He is keen on what Norris is trying to do in East Baltimore. He'd like to see the effort taken even further.
Still, he isn't much impressed with Police Department statistics that show diminished crime in a place where shootings, robbery, assault and drug dealing still occur far too frequently.
"Wait till the end of the year to claim victory," he says. "I'd like to see [police] just walk the neighborhood. Get out of the car and get identification from everybody on the corner. If they're not working, they have no reason to be there.
"I want to stay here, without having to see people drink liquor and throw trash in the storm drains, addicts and drug dealers ... and they look at you like you're crazy," he adds.
Sneed's blunt testimony against the local trade has made him a target of death threats as well as vandalism: Sugar poured in his gas tanks. Acid dumped on a new paint job.
"They feel they can intimidate you to keep you from opening your mouth," Sneed declares, his lips set in a line that suggests the effort has failed. As he speaks, Buddy Guy rumbles from a digital cable TV blues station, singing this line of "I Smell Trouble:" "Lord knows I've tried to do what's right."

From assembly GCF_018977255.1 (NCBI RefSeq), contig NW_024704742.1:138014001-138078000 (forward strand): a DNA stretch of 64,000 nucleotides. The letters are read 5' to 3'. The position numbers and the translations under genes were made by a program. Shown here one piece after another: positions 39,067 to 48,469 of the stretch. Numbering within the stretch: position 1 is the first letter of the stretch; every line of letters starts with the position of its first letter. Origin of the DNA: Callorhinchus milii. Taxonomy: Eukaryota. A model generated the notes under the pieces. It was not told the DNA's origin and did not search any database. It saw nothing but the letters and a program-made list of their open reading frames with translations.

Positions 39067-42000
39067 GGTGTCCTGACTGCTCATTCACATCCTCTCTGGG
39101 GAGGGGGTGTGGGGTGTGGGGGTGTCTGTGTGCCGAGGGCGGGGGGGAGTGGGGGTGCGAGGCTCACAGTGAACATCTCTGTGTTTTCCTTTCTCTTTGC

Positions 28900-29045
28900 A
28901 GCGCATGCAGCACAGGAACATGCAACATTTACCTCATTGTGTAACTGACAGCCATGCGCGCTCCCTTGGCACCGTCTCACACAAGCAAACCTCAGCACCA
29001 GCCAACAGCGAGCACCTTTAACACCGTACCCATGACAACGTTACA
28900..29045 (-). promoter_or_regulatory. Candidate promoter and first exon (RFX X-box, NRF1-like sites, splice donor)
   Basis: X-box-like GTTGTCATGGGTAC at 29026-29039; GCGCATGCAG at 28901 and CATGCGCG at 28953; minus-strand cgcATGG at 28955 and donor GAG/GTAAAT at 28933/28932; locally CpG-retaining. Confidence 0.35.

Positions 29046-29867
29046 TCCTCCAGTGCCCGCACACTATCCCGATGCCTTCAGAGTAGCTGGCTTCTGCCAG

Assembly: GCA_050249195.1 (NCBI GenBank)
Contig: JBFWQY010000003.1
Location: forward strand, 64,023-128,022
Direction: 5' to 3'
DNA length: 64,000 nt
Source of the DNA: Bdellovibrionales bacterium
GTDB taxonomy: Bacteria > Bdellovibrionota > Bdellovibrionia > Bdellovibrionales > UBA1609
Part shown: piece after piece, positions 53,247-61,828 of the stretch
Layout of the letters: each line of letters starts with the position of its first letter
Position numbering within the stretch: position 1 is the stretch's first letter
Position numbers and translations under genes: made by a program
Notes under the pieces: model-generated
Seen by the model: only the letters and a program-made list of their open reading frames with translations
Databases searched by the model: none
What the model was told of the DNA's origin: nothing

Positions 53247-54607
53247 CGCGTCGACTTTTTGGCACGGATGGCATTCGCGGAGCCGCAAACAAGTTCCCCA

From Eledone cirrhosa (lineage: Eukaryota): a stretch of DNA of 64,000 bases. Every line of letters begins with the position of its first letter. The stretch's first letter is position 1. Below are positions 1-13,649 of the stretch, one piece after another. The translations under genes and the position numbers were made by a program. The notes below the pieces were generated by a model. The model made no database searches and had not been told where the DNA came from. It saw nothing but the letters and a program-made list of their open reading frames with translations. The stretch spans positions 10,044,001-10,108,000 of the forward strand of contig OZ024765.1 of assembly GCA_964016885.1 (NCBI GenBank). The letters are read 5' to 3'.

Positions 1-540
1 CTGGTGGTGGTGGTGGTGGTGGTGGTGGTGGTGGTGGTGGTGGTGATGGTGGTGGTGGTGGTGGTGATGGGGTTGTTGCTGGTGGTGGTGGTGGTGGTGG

Sneed and other residents like him motivate Healy to restore order to East Baltimore streets.
Last month, Norris tapped Healy, commander of the department's tactical unit, to turn the temporary initiative strategy into permanent police policy.
One of his first actions was to give the initiative a name, the Mobile Enforcement Team - known as MET. Then he expanded the effort to West Baltimore, where crime had spiked earlier this year. In the past month, five shootings have occurred in the area, compared with 20 during the same period last year. Violent crime has fallen 22 percent - a hopeful statistic as Norris' command staff strives to meet the mayor's goal of reducing homicides citywide to 175 by the end of next year.
Healy harbored a 28-year department veteran's natural skepticism about change when the initiative began last August. He became a convert after reading a letter from a woman in the 1600 block of Rutland Ave. The woman gratefully explained that since the initiative began, she felt safe enough to sit on her front porch for the first time in a decade.
"It was so sincere. I could see it was working," Healy says.
The signs are subtle.
Tattoo artist China Dyson, 23, sits on the porch of a house in the 600 block of Cokesbury, putting the finishing touches on a design on the inside of a man's arm. A half-dozen kids are playing a lazy game of tag nearby, enjoying a mild evening.
A pair of young boys ride down the white line in the middle of another street, popping wheelies for what seems an eternity.
Three little girls and an even smaller boy skip across the intersection of Preston and Bond. The oldest child, wearing flip-flops and balls at the ends of her ponytails, waves at two officers, then scampers away.
From the open window of their squad car, the sight of playing children reminds Officers Webb and Dennison of their reason for taking on a daunting assignment in sections of town many residents avoid.
"See all them little kids: It's nice ... when you see all the kids out and the elderly people," Webb says.
Officer Dennison adds laconically: "Four innocents."